That was until 95.5km to go, with an important change of direction approaching in 20km, Lotto Dstny fired the first shot and tried to split things. The Belgian squad had little success but with the GC teams on high alert, the peloton headed through Chagny and began to split.

Visma-Lease a Bike and Red Bull-Bora-Hansgrohe positioned their leaders best as the peloton raced for the right-hand turn which would open the race up to a tailwind and for UAE, it was panic stations with Pogačar all alone and isolated in yellow.

Pogačar himself was strong in yellow, swapping turns with Van der Poel in the rainbow jersey as the splits formed, but it exposed a vulnerability in the rouleur department of UAE’s super climbing squad.

GC men Juan Ayuso, João Almeida (both UAE Team Emirates) and Simon Yates (Jayco AlUla) were among those who missed it, alongside sprinters Groenewegen and Pedersen, as the gap grew past 20 seconds.

The stress stayed at maximum until the 70km to go mark, where the teams in front knocked off the fury and allowed the chasing group and Pogačar’s teammates to return.

Mark Cavendish (Astana Qazaqstan) also returned not long after this after an untimely mechanical and double bike change.

The fast-men dive for the line.

But the danger wasn’t up, with a left-hand turn through Pouilly-sur-Saône with under 45km to go putting the race back heading north and into the crosswinds. Speeds rose past 60kph when they reached the turn with Ineos, Red Bull and Visma best positioned again, but no on fancied kicking on past the turn itself.

A small crash occured at the back as the peloton narrowed into the turn, with Uno-X and Bahrain-Victorious worst affected. Thankfully, everyone was quickly back on their bikes and uninjured.

Small flashpoints of action came in the final 35km, with tricky corners, changing wind conditions and narrowings of the road keeping the nervousness high all day long. But with no overly long exposed sections left, the splits stopped forming in the run for DIjon.

Astana Qazaqstan looked to make it back-to-back wins for Cavendish and held position for the final 10km until they lost each other through a few sharp corners, leaving the Brit unable to contest the finale.

As they faded into the washing machine of the bunch, Uno-X Mobility and Alpecin-Deceuninck showed their strength in numbers and hit the front through the final key kinks in the road with 2km to go.

The Norwegian side started to falter and the well-oiled Belgian train being led by Van der Poel, was showing signs of its dominant best in 2023. That was until Philipsen’s kick didn’t have the same effect it was having last season and he was unable to match Groenewegen’s run to the line.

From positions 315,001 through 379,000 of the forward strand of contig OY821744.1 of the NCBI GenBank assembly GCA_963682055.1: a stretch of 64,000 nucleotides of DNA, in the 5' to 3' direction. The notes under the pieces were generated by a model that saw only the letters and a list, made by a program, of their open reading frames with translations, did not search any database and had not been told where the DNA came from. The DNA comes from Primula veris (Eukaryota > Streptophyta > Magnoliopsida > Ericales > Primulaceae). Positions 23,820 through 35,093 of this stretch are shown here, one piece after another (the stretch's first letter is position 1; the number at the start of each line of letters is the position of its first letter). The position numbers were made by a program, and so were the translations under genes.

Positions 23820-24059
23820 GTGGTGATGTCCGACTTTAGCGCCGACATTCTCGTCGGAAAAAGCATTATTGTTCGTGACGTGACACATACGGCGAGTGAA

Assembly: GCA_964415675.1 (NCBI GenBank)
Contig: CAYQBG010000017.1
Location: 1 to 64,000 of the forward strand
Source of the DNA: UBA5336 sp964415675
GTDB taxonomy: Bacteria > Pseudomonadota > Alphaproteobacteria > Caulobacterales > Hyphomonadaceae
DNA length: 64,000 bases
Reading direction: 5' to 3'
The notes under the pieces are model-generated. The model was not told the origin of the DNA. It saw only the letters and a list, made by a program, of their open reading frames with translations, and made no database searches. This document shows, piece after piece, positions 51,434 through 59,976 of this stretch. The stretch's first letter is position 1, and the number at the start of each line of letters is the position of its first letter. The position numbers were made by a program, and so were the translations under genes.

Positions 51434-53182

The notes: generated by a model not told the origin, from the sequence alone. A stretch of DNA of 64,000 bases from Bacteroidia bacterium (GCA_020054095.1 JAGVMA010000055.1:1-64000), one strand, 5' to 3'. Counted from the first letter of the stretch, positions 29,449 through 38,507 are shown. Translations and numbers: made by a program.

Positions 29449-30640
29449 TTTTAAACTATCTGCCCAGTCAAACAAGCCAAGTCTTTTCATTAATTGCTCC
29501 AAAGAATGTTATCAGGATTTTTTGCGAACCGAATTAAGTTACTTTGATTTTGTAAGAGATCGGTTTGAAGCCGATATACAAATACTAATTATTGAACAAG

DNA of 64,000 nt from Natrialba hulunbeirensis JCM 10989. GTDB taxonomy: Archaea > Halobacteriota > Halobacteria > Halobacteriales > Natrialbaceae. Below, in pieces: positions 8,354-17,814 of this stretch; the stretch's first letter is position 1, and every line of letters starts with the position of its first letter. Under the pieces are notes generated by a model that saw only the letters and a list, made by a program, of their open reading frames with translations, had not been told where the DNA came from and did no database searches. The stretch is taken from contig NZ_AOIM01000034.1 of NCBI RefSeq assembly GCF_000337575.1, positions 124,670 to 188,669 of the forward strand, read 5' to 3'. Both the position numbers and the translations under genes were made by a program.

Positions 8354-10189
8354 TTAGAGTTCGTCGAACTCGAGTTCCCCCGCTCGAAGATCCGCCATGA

Day seven of the Tour de France sees an individual time trial between Nuits-Saint-Georges and Gevrey-Chambertin. The 25.3 kilometres long route takes in an elevation gain of 300 metres.

La Grande Boucle has never before visited Gevrey-Chambertin, while Nuits-Saint-Georges was a finishing venue in 2017. Back then, the riders came from Troyes, a race of 213.5 kilometres, and Marcel Kittel took the spoils in a photo-finish sprint ahead of Edvald Boasson Hagen.

No photo finish will be needed this time, just a clock in Nuits-Saint-Georges. The 7th stage of the Tour de France is a time trial through the rolling landscape of Burgundy.

The riders face one climb along the way. The Côte de Reulle-Vergy appears 10 kilometres into the race and goes uphill for 1.5 kilometres with an average gradient of 6.5%. The route continues to climb false flat for almost 4 kilometres before a downhill leads to Chambolle-Musigny. The rest of the route is flat.

Last year saw only one time trial, a 22.4 kilometres race from Passy to Combloux with the short and steep Côte de Domancy to pep things up. Jonas Vingegaard was on fire that day. The Dane stormed to a impeccable victory, 1:38 minutes ahead of Tadej Pogacar, with Wout van Aert in third at 2:51 minutes. Vinegegaard will need to replicate a similar performance if he is to keep in touch with the formidable Pogacar.

Stage 6 result:

1. Dylan Groenewegen (NED) Jayco-AlUla, in 3:31:55
2. Biniam Girmay (ERI) Intermarché-Wanty
3. Fernando Gaviria (COL) Movistar
4. Phil Bauhaus (GER) Bahrain Victorious
5. Arnaud De Lie (BEL) Lotto Dstny
6. Wout van Aert (BEL) Visma-Lease a Bike
7. Arnaud Démare (FRA) Arkéa-B&B Hotels
8. Alexander Kristoff (NOR) Uno-X Mobility
9. Pascal Ackermann (GER) Israel-PremierTech
10. Piet Allegaert (BEL) Cofidis, all at same time

General Classification:

1. Tadej Pogačar (Slo) UAE Team Emirates, in 26:47:19
2. Remco Evenepoel (Bel) Soudal Quick-Step, +45sec
3. Jonas Vingegaard (Den) Visma-Lease a Bike, +50sec
4. Juan Ayuso (Esp) UAE Team Emirates, +1:10
5. Primož Roglič (Slo) Red Bull-Bora-Hansgrohe, +1:14
6. Carlos Rodríguez (Esp) Ineos Grenadiers, +1:16
7. Mikel Landa (Esp) Soudal-Quick Step, +1:32
8. João Almeida (Por) UAE Team Emirates, at s.t.
9. Giulio Ciccone (Ita) Lidl-Trek, +3:20
10. Egan Bernal (Col) Ineos Grenadiers, +3:21